Protecting Tigers in a Troubled Land

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Burma is best known to the West as the home of one of the most repressive military regimes in the world, a country where more than 2,100 political prisoners remain behind bars. The U.S. has strict economic sanctions against Burma—a policy President Obama just renewed last week—and the country’s most famous citizen, democratic icon and Nobel Peace laureate Aung San Suu Kyi, has been under house arrest off and on since she won the last free elections, held in 1990. Even the Southeast Asian nation’s name is controversial—the military junta changed the country’s name to Myanmar in 1989, but dissidents and many media organizations, including TIME, continue to use the title Burma.

But as bloody and tragic as Burma’s history is, the land itself is just as beautiful, home to dense tropical forests and lush river valleys. Wildlife that has been all but wiped out in other Asian nations—rhinos, crocodiles, Asian elephants—are still at large in Burma, in part because the country’s repressive politics have stunted economic development. (It’s people have paid the price for that, however—more than 90% of Burmese are poor, and the country’s medical system is the second-worst in the world, behind only Sierra Leone.) Most amazingly of all tigers still roam  in Burma, a rarity today, when there are less than 3,000 tigers left alive in the wild. If you want to save big cats in Asia, Burma is your best bet—if you can navigate the politics.

No one can do that better than Alan Rabinowitz, a wildlife biologist, big cat lover and the CEO of the conservation group Panthera. (No, not Pantera.) Yesterday Panthera and the Wildlife Conservation Society announced the creation of the world’s largest tiger reserve in Burma’s Hukuang Valley, where over 8,400 sq. miles in northern Burma will now be under protection. Hundreds of tigers are believed to live in the region—Rabinowitz himself discovered the populations when he led the first scientific expedition to the area in 1999—along with clouded leopards, Asian elephants and hundreds of species of birds. The reserve extends the 2,500 sq. miles the Burmese government protected in Hukuang in 2004, after personal lobbying by Rabinowitz, and it may be the most meaningful step ever taken to protect tigers in Asia:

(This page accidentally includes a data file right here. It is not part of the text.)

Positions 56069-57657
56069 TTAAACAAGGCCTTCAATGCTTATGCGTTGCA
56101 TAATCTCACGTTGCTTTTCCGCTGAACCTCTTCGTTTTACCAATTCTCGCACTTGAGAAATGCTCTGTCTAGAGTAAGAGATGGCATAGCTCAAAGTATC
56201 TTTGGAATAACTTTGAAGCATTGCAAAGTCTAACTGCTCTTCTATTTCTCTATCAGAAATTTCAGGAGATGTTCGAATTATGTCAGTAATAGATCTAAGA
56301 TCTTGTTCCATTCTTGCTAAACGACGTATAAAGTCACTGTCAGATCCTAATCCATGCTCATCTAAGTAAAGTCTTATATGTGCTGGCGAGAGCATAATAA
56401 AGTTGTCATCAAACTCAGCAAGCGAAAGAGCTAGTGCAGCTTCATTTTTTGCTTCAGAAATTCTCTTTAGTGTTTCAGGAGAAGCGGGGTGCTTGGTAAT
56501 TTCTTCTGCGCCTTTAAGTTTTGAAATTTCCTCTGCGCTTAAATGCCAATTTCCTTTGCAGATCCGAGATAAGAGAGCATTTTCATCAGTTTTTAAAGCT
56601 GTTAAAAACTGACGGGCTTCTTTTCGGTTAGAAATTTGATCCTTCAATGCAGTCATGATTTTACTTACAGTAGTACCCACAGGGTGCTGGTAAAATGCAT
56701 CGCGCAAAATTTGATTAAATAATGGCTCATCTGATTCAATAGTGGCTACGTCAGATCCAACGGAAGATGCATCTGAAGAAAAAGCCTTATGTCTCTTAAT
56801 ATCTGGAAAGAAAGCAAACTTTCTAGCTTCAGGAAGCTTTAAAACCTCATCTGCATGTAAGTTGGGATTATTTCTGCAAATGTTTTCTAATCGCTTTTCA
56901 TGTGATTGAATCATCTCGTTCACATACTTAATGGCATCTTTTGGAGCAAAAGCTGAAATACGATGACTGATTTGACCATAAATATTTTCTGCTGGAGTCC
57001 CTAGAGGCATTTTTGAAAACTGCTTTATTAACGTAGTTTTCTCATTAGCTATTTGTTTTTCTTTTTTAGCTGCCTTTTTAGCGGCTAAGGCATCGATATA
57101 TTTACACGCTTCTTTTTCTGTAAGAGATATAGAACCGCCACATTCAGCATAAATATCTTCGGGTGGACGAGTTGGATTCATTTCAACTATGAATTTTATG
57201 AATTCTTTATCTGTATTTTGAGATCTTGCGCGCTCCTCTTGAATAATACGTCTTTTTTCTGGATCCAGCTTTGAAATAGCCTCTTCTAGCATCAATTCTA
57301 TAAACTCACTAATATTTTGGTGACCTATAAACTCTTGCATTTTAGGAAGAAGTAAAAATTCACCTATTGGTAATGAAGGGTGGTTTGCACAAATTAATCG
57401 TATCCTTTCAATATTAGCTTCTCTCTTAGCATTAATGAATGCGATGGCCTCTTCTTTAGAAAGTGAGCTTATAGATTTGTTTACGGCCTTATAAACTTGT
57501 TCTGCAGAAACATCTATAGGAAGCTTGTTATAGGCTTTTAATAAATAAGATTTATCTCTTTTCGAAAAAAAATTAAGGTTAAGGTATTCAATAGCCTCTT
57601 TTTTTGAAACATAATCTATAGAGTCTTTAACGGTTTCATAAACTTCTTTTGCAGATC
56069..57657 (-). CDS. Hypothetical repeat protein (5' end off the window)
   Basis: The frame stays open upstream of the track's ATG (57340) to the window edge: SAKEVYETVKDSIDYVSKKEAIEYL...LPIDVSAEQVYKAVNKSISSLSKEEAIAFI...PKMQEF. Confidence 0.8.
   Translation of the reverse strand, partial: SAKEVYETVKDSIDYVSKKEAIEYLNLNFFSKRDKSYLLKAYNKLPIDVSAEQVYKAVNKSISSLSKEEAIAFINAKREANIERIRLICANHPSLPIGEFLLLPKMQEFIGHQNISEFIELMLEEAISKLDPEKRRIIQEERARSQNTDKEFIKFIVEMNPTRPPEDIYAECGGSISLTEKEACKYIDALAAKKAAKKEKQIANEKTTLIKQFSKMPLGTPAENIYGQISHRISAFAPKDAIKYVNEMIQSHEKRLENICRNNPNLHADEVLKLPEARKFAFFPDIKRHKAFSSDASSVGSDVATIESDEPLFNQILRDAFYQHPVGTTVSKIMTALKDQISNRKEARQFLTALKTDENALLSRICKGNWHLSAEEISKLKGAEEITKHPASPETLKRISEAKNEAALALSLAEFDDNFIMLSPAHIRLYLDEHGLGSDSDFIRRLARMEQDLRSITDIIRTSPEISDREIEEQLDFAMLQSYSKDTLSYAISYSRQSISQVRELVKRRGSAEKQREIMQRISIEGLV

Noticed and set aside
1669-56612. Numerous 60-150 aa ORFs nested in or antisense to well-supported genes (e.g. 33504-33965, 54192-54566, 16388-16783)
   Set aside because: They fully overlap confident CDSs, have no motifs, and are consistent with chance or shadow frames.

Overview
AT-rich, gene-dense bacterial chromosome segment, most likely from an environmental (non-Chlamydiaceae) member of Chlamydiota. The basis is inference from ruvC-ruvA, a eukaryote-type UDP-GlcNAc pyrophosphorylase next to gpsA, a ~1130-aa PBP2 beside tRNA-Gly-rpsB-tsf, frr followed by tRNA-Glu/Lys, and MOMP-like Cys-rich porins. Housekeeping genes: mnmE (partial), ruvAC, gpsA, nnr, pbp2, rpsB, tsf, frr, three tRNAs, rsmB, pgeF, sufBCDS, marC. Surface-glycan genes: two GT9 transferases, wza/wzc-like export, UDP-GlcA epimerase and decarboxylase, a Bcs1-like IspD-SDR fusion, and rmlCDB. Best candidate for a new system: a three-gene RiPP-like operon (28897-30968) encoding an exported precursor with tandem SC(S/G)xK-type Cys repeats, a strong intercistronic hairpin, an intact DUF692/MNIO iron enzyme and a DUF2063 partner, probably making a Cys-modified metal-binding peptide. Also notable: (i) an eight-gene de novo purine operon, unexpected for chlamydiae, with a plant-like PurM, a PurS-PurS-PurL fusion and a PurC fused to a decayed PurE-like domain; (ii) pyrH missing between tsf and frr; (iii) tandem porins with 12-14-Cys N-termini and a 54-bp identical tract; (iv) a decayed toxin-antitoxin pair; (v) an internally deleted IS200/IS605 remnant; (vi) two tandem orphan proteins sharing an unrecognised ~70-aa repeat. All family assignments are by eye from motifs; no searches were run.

“Myanmar now offers one of the best hopes for saving tigers in Southeast Asia,” said Colin Poole, Director for Wildlife Conservation Society’s Asia Programs. “The newly expanded protected area in the Hukaung Valley will be a cornerstone of tiger conservation throughout this iconic big cat’s range.”

For Rabinowitz—a passionate, driven scientist and a legend in the conservation community—the creation of the reserve is the pinnacle of his career, the result of years of tireless lobbying and single-minded determination:

“I have dreamt of this day for many years,” said Rabinowitz. “The strides we made in 2004 were groundbreaking, but protecting this entire valley to ensure tigers are able to live and roam freely is a game changer. This reserve is one of the most important stretches of tiger habitat in the world, and I am thrilled that the people and government of Myanmar understand the importance of preserving it.”

It will also be controversial. While many Burmese dissidents still believe that the best way to bring about change in Burma is to continue the isolation of its government, Rabinowitz has never let politics get in the way of protecting tigers. But there would be no way to create a reserve in Burma of this size—or any size—without getting buy-in from the country’s leaders, despite the blood on their hands. There’s an argument to be made that wildlife are innocent of politics—that it would be a mistake to pass up the chance to protect one of the most endangered species on the planet because of problems with a country’s politicians. I think that’s the case here—and given that isolation has failed to bring about change in Burma, perhaps connection will work. Then two troubled species might be helped: tigers and human beings.

Update: I had a chance to talk with Rabinowitz about many of these issues—and his passion for cats—a few years ago in the Bronx Zoo.